Look for one that doesn’t trap your body heat. That way you’ll sleep both comfortable and cool.
If you’re suffering from allergies, you can create a barrier between yourself and those icky dust mites by adding a mattress cover to your bed. Some even have a bit of padding to make your experience extra comfortable.
Make sure the one you get is waterproof to prevent even more moisture from sinking down into bed.
The right pillow can work wonders. If you feel yourself dipping down into the surface, relieve the pressure by placing a pillow between your knees for side sleeping. If you’re more of a back sleeper, put the pillow underneath your knees to give you a bit of lift and take the strain off of your lower back.
For those who sleep on their stomach, a pillow placed at the pelvic area helps prevent your body from bowing or arching.
Even if you have the best and newest mattress money can buy, you won’t rest well if your sleep environment is subpar. Here are a few tips to prepare your bedroom for a night of blissful shuteye:
- Room temperature: cooler rooms help you sleep better than warm ones. This is because our body’s temp naturally drops at night. By keeping your bedroom cool, you allow nature to take its course.
- Remove distractions: kick the television out of your room, or at least turn it off by a certain time. The same goes for electronic devices like smartphones and tablets. The last thing you need to do before your bedtime is stalking your high school ex on Facebook.
- Eat and drink appropriately: avoid drinking a gallon of water before bed. The same goes for caffeine and excessively spicy foods. All of these serve to keep you awake and could send you to the bathroom in the middle of the night.
Frequently Asked Questions
How Can I Tell if My Mattress is Bad?
There are some telltale signs that you’ve got a bad mattress. Some of them may surprise you. Here are our top five things to look for:
- It takes you a long time to fall asleep: if you’re not comfortable, it’s more difficult to fall asleep.
- You wake up tired: your old mattress could be causing things like sleep apnea or other breathing issues that compromise the quality of your sleep.
- Your sex drive is low: this is surefire sign that you’re not getting enough Zzz’s
- You wake up feeling congested or with a stuffy nose: Unless it’s allergy season and you’ve got hay fever, waking up congested or stuffy is a common symptom of a dust mite invasion.
- Your skin looks lackluster or even starts breaking out: lack of quality sleep increase stress hormones, which result in acne, a loss of skin elasticity, and even wrinkles.
Can It Possibly Cause Sciatica?
If you know anyone that has sciatica, you’ll probably hear them complain about it constantly. It’s quite painful. Sciatica is a painful, tingly or numbing sensation down the side or back of the legs that runs down the sciatic nerve (the nerve that starts at the low back and runs down to the feet).
It’s caused by degenerative disc disease and sleeping on a bad mattress can accelerate or exacerbate sciatica symptoms. Therefore, indirectly, you could say that it can cause sciatica. It certainly won’t help!
Sleep is an essential function for everyday health. And as you’ve read here, not getting adequate sleep can cause wrinkles. Nobody likes wrinkles.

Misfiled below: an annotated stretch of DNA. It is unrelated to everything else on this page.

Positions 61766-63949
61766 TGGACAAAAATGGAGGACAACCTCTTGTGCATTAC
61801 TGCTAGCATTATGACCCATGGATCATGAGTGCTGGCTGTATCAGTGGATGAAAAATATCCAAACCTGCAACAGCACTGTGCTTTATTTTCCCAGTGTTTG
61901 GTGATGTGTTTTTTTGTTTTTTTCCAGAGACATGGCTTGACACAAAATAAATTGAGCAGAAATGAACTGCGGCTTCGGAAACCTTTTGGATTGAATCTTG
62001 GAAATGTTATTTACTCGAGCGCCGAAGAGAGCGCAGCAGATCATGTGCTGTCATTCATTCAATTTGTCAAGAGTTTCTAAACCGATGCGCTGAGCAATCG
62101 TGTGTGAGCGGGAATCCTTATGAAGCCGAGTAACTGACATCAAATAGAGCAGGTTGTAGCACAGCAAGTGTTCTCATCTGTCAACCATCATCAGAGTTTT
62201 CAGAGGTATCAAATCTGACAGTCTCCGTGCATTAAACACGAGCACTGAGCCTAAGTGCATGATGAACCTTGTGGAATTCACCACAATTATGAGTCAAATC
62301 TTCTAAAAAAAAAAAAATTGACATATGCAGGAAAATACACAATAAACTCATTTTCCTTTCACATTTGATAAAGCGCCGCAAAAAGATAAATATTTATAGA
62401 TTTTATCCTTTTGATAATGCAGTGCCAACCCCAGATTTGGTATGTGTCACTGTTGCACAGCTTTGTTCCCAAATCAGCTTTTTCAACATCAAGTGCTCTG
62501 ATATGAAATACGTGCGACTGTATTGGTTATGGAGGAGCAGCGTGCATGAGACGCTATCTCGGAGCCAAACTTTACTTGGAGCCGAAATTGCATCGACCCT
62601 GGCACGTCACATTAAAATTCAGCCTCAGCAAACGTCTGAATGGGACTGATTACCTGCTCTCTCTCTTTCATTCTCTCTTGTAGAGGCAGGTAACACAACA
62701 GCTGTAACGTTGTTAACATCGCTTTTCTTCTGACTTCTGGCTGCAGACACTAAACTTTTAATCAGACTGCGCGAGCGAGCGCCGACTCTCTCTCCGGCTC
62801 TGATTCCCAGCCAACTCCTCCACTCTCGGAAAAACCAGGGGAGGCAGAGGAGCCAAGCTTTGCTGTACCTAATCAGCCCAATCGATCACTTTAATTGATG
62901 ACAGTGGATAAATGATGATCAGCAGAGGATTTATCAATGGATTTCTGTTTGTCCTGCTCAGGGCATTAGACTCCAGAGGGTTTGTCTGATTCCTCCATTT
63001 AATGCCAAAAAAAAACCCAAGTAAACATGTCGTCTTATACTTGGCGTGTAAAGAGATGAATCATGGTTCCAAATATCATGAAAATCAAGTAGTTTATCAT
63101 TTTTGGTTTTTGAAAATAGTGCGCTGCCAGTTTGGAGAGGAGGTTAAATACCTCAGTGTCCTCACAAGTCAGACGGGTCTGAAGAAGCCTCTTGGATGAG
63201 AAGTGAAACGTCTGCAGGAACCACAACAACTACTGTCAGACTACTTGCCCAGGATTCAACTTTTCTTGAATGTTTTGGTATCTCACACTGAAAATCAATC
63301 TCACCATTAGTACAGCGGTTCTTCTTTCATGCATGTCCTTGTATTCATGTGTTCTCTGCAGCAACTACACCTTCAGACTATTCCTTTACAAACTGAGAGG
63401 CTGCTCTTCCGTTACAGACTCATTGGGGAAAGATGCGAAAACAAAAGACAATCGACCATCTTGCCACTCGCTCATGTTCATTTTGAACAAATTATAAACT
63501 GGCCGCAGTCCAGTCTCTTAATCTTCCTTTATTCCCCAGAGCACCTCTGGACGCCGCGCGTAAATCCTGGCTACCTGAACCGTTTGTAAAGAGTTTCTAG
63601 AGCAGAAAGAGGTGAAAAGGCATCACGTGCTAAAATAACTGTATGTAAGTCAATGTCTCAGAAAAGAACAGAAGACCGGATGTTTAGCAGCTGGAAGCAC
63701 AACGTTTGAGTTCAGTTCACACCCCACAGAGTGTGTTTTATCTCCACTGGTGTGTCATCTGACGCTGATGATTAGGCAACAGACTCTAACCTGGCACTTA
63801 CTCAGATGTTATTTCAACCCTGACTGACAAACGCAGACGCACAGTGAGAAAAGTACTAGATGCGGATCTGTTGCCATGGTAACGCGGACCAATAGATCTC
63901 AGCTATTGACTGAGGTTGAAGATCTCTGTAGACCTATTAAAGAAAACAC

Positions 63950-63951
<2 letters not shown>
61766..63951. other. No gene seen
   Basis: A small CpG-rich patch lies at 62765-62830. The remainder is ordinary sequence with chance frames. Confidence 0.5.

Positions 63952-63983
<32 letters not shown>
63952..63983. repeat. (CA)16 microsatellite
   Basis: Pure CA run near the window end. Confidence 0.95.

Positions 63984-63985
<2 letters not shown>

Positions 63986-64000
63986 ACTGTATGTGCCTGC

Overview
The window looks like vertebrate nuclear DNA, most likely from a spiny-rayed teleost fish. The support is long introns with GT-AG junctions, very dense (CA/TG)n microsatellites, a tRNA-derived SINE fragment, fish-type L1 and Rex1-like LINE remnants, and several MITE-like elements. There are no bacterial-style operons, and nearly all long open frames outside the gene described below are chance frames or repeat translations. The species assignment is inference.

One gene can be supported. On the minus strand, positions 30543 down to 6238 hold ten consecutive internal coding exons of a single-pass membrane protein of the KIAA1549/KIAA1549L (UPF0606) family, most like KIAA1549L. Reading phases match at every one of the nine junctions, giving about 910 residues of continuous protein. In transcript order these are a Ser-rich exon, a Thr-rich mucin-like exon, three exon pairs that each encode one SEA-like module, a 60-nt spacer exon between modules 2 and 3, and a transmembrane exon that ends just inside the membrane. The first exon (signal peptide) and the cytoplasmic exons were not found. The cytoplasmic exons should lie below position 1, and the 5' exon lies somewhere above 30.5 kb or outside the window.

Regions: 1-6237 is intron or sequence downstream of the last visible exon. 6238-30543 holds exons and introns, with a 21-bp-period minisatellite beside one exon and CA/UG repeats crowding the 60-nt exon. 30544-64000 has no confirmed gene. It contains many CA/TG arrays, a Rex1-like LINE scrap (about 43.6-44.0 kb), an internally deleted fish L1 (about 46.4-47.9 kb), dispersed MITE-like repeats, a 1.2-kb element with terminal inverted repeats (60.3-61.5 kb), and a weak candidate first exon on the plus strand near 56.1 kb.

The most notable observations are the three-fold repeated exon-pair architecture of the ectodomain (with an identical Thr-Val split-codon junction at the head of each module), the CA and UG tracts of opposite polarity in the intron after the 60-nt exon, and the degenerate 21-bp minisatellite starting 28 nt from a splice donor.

Think back to when you purchased your bed. If it’s been more than five years or you’ve cut some corners on its care maintenance, it might be time for something new. Your health is your greatest asset, and a new bed is a simple and inexpensive way to protect it.
Sources and References:
- Changes in back pain, sleep quality, and perceived stress after introduction of new bedding systems – ncbi.nlm.nih.gov
- How to Find Bed Bugs – epa.gov
Author: Sleep Advisor
Our team covers as many areas of expertise as we do time zones, but none of us started here as a so-called expert on sleep. What we do share is a willingness to ask questions (lots of them), seek experts, and dig deep into conventional wisdom to see if maybe there might be a better path towards healthy living. We apply what we learn not only to our company culture, but also how we deliver information to our over 12.7M readers.
Sleep research is changing all the time, and we are 100% dedicated to keeping up with breakthroughs and innovations. You live better if you sleep better. Whatever has brought you here, we wish you luck on your journey towards better rest.
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There’s no one-size-fits-all when it comes to better health and better rest, but no one has time to sleep, let alone figure out how to upgrade the sleep they’re getting.
From figuring out how to buy a mattress, suggesting ones that are good for different needs and body types, or breaking down the newest science behind technology and wellness breakthroughs, Sleep Advisor has you covered.
How can a mattress affect your sleep
How can a Mattress Affect your Sleep and Health
How can a mattress affect your sleep and health? Let’s discuss the top scientific factors that affect sleep and solve this question by re-engineering the question by starting from the end result. How can we ultimately get the best sleep? I am going to break up the issues into two broad categories; mechanical and physical.
The three most important mechanical and physical factors that affect sleep are: